Monday, February 4, 2019

February 4 #OnThisDay in #Australian #History

1826 - Mr. Dawson states that he "derived great assistance from the Natives" in the First Settlement at Port Stephens.

1856 - The Brigantine Occator was blown ashore near North West Cape, WA. The one passenger and eight crew landed on Morion’s Island about 56 nautical miles from the wreck. Finding it deserted they decided to return to the ship to recover more water; about forty Indigenous men menaced them with spears and stones, but a shot fired from the passenger’s gun scared them away. Four days later they reached Shark Bay and landed on Dirk Hartog Island. They were rescued by the schooner Favourite.

1907 - Herbert Stanley (Bert) Groves , Aboriginal activist, was born today at Walhallow (Caroona) Aboriginal station, near Quirindi, New South Wales, son of Robert William Groves, a respected Aboriginal shearer, and his wife Alice Jane, née Fox.

1939 - The first-ever mass strike of Aboriginal people in Australia occurred, called the Cummeragunja Walk-off. Over 150 Aboriginal people packed-up and left Cummeragunja Aboriginal Station in protest at the cruel treatment and exploitation of residents by the management. They walked 66kms and crossed the border from New South Wales into Victoria in contravention of the rules of the New South Wales Protection Board.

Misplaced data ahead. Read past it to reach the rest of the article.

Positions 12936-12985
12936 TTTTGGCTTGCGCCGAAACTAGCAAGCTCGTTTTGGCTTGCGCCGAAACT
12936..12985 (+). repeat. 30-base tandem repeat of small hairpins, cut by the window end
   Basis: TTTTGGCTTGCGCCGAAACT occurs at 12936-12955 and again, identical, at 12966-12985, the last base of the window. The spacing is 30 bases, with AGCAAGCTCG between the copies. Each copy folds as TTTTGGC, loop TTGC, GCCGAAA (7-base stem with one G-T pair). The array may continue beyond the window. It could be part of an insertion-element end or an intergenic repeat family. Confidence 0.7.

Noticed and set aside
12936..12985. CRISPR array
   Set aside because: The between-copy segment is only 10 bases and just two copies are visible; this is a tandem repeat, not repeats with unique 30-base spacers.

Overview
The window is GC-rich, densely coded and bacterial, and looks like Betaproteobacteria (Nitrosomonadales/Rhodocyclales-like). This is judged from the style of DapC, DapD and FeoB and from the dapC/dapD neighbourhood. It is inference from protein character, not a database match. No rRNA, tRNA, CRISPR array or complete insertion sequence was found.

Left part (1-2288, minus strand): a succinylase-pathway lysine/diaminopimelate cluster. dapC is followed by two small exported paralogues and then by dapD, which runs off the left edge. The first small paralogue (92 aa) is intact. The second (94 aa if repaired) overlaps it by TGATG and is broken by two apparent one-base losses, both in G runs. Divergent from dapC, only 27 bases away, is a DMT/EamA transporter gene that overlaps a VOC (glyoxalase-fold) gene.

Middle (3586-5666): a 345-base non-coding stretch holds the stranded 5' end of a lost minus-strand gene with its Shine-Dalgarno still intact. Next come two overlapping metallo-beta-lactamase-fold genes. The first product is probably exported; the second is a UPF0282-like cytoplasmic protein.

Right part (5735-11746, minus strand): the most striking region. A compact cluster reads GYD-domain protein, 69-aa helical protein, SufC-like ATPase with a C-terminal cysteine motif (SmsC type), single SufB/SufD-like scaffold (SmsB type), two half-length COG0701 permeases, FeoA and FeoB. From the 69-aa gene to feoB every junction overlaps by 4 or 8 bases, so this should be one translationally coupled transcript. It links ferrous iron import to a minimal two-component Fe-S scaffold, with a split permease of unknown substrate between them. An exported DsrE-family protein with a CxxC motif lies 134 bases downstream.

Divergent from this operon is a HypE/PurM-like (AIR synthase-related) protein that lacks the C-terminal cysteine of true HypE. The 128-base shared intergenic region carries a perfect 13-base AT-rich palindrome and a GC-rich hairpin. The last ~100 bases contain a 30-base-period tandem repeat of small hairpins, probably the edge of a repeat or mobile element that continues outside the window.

The opera Pecan Summer tells the story of the walk-off.

2002 - The movie Rabbit Proof Fence was released on DVD on this day.

2003 - The High Court declared Federal legislation designed to deny illegal refugees and asylum seekers the right of appeal to the Federal and High Courts as invalid.

2013 - UNHCR released a report on the conditions in the offshore processing facility on Manus Island which similarly concluded that “the transfer of asylum-seekers to unsatisfactory temporary facilities, within a closed detention setting, and in the absence of a legal framework and functional system to assess refugee claims, do not currently meet the required international protection standards”. It also expressed concern about the situation of children transferred to Manus Island, noting that “the lack of any appropriate legal or regulatory framework for their treatment (in what UNHCR finds to be a mandatory, arbitrary and indefinite detention setting), and on-going delays in establishing any procedures to assess children’s refugee protection needs, and broader best interests, is particularly troubling”.